What does it mean
to have a congenital brain defect?
Congenital brain defects are abnormalities in the brain that
are present at birth. There are many different types of these defects. They can
vary greatly from mild to severe conditions.
The brain begins to form in the first month after
conception, and will continue to form and develop throughout pregnancy. Development
of the brain begins from a small, special plate of cells on the surface of the
embryo. These cells grow and form the different regions of the brain.
When this process is disturbed or interrupted, it can cause
structural defects in the brain and skull. Normal brain function can be
impaired even if only the skull’s growth is upset.
Keep reading to learn more about congenital brain defects.
are the symptoms of congenital brain defects?
Symptoms of congenital brain defects vary. Each defect has a
distinct set of symptoms and impairments.
Some of these symptoms may not be apparent until after birth
when your child exhibits developmental or growth delays. Some congenital brain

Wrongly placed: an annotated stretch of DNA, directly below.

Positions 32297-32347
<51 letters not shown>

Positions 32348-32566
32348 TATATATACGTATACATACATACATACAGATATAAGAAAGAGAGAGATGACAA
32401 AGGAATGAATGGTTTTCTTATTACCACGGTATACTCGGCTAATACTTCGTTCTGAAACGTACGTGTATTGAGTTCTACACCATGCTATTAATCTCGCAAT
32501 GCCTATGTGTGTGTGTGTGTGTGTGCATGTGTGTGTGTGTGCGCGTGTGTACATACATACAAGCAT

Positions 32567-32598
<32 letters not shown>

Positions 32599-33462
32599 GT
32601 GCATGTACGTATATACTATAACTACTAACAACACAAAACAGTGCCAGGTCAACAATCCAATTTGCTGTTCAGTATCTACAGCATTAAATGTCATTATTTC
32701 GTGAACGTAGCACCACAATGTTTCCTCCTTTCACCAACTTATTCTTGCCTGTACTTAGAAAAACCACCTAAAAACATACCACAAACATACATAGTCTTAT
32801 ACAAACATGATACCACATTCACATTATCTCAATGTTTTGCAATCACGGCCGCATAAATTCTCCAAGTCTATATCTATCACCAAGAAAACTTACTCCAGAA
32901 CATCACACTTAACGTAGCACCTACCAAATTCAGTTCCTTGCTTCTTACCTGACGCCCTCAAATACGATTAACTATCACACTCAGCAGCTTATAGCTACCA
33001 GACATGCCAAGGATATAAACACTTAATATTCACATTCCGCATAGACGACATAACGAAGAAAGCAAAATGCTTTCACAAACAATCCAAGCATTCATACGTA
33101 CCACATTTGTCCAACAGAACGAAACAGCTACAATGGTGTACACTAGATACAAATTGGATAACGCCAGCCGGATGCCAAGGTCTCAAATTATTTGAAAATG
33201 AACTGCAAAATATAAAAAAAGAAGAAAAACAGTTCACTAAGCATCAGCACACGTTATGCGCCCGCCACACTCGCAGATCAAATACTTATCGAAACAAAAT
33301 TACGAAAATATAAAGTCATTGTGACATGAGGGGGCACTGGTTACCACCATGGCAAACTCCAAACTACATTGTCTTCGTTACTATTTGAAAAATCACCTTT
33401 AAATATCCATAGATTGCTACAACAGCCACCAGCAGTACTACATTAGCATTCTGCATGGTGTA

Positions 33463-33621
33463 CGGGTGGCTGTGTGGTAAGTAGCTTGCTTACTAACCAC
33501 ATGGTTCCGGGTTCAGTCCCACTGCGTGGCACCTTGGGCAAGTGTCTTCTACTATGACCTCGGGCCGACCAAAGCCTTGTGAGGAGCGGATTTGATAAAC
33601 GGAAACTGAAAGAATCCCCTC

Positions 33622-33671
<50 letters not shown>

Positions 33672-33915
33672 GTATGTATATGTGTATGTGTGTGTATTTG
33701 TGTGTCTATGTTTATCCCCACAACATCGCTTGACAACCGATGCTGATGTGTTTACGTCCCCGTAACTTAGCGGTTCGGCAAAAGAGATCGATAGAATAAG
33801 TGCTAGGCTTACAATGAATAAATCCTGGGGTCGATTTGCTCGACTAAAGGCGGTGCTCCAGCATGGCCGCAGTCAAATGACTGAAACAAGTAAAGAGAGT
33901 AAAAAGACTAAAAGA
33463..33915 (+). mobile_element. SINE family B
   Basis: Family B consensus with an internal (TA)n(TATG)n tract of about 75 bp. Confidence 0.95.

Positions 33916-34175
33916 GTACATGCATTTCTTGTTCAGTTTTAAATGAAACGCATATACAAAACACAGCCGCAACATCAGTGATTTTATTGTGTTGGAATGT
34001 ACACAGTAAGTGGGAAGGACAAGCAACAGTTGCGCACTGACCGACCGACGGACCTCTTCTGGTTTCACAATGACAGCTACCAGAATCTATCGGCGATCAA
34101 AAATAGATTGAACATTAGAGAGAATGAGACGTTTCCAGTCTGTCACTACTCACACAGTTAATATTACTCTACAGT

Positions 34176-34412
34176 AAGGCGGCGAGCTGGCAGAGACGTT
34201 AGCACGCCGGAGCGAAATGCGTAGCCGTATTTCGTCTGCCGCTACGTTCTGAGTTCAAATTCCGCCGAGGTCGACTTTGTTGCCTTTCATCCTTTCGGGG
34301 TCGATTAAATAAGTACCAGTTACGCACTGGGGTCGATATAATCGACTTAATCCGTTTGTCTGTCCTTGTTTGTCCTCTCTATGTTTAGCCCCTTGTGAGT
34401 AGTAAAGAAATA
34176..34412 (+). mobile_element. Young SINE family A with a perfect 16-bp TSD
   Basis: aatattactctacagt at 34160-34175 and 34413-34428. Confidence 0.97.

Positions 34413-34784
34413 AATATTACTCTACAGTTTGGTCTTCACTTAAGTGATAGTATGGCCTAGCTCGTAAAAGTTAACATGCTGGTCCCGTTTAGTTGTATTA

defects don’t have symptoms until adulthood. Some never have symptoms at all.
Children born with congenital brain defects also may have:
- cardiovascular disorders
- gastrointestinal defects
- cleft lip and
- head pain
- muscle weakness
- reduced vision
- bladder and bowel problems
What are the types
of congenital brain defects?
Several types of congenital brain defects are caused by
neural tube defects.
Early in fetal development, a flat strip of tissue along the
back of the fetus rolls up to form the neural tube. This tube runs along most
of the length of the embryo.
The neural tube typically closes between the third and
fourth week after conception. It develops into the spinal cord with the brain
at the top. If the tube doesn’t close properly, the tissue within the tube
can’t develop properly. Neural tube defects that can occur as a result include:
Anencephaly: The head end of the neural
tube fails to close, and a major portion of the skull and brain is missing. The
missing portion of the skull means that brain tissue is exposed.
Encephalocele: A portion of the brain